Frequently Asked Questions about Vaping
- Better health
- No tobacco, No smoke
- Exempt from public smoking ban
- Cheaper than cigarettes
- No second hand smoke
There are many models of e-cigarettes available. Some look like traditional cigarettes, others look similar to a pen and some even look like small flashlights. Some have LED lights, some have built-in liquid reservoirs, others have combined atomizer cartridges, some are tubular and some are even rectangular boxes. They come in all shapes and sizes and have different features for former smokers who wish to distance themselves from anything resembling a traditional cigarette or want a longer battery life and/or better performance. [casaa.org]
On April 25, 2011, FDA announced in a letter to stakeholders that it would not appeal the decision by the U.S. Court of Appeals for the D.C. Circuit in Sottera, Inc. v. Food & Drug Administration, stating that e-cigarettes and other products are not drugs/devices unless they are marketed for therapeutic purposes, but that products “made or derived from tobacco can be regulated as “tobacco products” under the FD&C Act. The FDA stated that it is aware that certain products made or derived from tobacco, such as electronic cigarettes, are not currently subject to pre-market review requirements of the Family Smoking Prevention and Tobacco Control Act. It is developing a strategy to regulate this “emerging class of products” as tobacco products under the Family Smoking Prevention and Tobacco Control Act. Products that are marketed for therapeutic purposes will continue to be regulated as drugs and/or devices. In late 2013, the FDA submitted its regulatory proposal to the OMB.
Contrary to some media reports and comments by legislators, regulation as a “tobacco product” under FSPTCA does not mean that e-cigarettes are automatically regulated in the exact same manner as tobacco cigarettes, ie., subject to PACT, flavoring prohibitions and indoor use bans nor subject to the same tax rates. However, it does mean sales of these products to minors are finally prohibited by law. [casaa.org]
The initial investment can be as low as $20-30 all the way into the $100’s. I would recommend a budget of around $50 to start. This is to get some quality gear but not spending too much in case you don’t like vaping.
There are several types of “E-Cigarettes”. Here are the main classes as described by the American Red Cross.
These are what I call “Gas Station” e-cigs. They are typically more expensive that real cigarettes. They are made up of a battery and atomizer that heats the eliquid to produce a vapor. They are not refillable or rechargeable. You burn the vapor until it stop and toss them in the trash. I do not recommend starting with these. You are too limited in flavors and quality of the vape. They are lightweight and easy to conceal, but you sacrifice battery life to get this.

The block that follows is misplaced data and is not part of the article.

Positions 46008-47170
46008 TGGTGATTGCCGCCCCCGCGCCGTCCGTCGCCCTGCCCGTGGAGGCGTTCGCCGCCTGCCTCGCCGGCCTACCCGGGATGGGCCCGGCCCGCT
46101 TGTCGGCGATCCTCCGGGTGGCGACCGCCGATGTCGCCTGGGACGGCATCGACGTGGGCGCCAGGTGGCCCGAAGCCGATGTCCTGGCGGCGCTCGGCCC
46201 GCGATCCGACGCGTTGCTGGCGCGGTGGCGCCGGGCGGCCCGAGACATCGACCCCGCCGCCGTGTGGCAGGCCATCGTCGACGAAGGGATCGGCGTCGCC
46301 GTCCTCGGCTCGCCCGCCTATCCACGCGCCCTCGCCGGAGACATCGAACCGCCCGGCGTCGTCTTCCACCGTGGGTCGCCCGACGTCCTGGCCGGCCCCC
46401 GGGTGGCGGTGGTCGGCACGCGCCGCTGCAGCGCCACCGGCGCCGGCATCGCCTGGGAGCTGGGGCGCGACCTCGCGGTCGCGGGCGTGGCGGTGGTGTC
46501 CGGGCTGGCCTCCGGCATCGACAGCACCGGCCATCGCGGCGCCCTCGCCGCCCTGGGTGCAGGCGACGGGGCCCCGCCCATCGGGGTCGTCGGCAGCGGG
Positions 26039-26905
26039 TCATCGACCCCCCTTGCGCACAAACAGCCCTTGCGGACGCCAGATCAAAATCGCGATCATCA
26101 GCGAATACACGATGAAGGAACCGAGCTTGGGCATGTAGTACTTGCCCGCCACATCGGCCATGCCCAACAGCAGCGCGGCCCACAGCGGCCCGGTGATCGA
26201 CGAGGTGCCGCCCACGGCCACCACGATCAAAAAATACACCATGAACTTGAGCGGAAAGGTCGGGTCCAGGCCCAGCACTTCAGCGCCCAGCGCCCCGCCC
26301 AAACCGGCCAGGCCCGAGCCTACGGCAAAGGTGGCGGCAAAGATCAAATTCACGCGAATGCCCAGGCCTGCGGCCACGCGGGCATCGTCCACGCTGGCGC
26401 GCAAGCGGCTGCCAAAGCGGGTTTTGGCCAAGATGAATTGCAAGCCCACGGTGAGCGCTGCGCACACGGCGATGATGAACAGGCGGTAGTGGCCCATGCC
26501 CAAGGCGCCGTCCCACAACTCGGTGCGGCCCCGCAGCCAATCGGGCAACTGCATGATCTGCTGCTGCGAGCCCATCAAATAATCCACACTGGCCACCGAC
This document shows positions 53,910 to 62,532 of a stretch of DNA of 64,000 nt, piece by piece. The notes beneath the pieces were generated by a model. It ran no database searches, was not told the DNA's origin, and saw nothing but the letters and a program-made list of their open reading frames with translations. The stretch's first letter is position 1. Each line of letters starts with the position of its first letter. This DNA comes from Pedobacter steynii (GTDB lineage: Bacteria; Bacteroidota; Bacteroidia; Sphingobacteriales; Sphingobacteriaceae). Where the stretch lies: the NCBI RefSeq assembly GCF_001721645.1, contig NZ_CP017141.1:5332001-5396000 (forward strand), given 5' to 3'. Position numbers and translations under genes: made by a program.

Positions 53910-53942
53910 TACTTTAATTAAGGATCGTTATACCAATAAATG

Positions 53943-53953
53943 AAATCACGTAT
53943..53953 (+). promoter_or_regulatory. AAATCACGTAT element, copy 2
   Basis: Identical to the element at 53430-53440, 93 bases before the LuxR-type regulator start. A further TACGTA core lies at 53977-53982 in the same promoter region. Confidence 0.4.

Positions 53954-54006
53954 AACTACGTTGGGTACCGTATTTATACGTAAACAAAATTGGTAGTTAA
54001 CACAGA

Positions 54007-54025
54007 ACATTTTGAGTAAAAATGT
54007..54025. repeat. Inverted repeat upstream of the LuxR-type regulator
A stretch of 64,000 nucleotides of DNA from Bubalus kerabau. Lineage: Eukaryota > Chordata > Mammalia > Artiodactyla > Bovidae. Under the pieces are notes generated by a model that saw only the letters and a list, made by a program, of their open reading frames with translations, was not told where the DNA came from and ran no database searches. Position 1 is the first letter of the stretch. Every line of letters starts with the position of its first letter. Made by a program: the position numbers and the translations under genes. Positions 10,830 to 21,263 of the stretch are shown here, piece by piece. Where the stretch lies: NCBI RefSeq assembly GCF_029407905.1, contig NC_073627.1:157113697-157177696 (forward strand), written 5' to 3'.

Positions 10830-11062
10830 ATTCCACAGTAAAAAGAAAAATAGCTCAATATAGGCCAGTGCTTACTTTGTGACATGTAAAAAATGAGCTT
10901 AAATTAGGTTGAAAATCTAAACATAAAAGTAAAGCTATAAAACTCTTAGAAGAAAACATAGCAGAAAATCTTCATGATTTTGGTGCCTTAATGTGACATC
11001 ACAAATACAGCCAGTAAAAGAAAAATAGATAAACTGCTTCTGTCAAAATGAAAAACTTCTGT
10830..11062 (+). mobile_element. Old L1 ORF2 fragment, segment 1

These are what I call the fancy “Gas Station” e-cigs. They are usually sold in a kit. You get a battery, atomizer that heats the eliquid to produce vapor just like the disposables, but these are refillable and rechargeable. The companies that market this style e-cigarette often sell replacement cartridges with different preset flavors. They are not “refillable” in that you can buy eliquid and fill them up. I am not a fan of these solutions either. They are quite expensive to maintain.
Here’s where you start getting into the type delivery devices that I suggest. There are tons of companies making these style e-cigs. These have a battery inside a tube typically and are rechargeable. The battery, measured in (mah) vary in size. Instead of a disposable atomizer, they usually come with a clearomizer that allows the user to refill with eliquid of their own liking. Instead of taking a drag and it just working, these usually have a button that activates the coil to heat the juice. This method allows you to take a pull of your own desired length. You can get a lot or a little depending on how long you hold the button down. With these type e-cigs, you can start customizing looks and clearomizers to your personal taste too. You can typically get a battery and clearomizer for under $30 at a brick and mortar vape shop. These are larger than regular cigarettes.
This is where you can start spending some money, but the rewards are great as well. These are typically larger than the other solutions. They have bigger batteries, larger capacity tanks, and produce better vapes altogether. Expect to spend $30 all the way into the $100’s for one of these. This is the way to go in my opinion, but for someone just starting out, go slower.
They can be regulated devices or unregulated. I am not going to go into the difference in these, but at this level of e-Cigs, you have a ton of options to choose from.
If you are getting started with the Pen or Tank styles, you’ll also need ejuice. There are 1000’s of ejuice or eliquid choices online. Most brick and mortar shops stock several lines of juice from makers that they trust. I would recommend visiting a local store (directory) and taste test flavors before ordering online.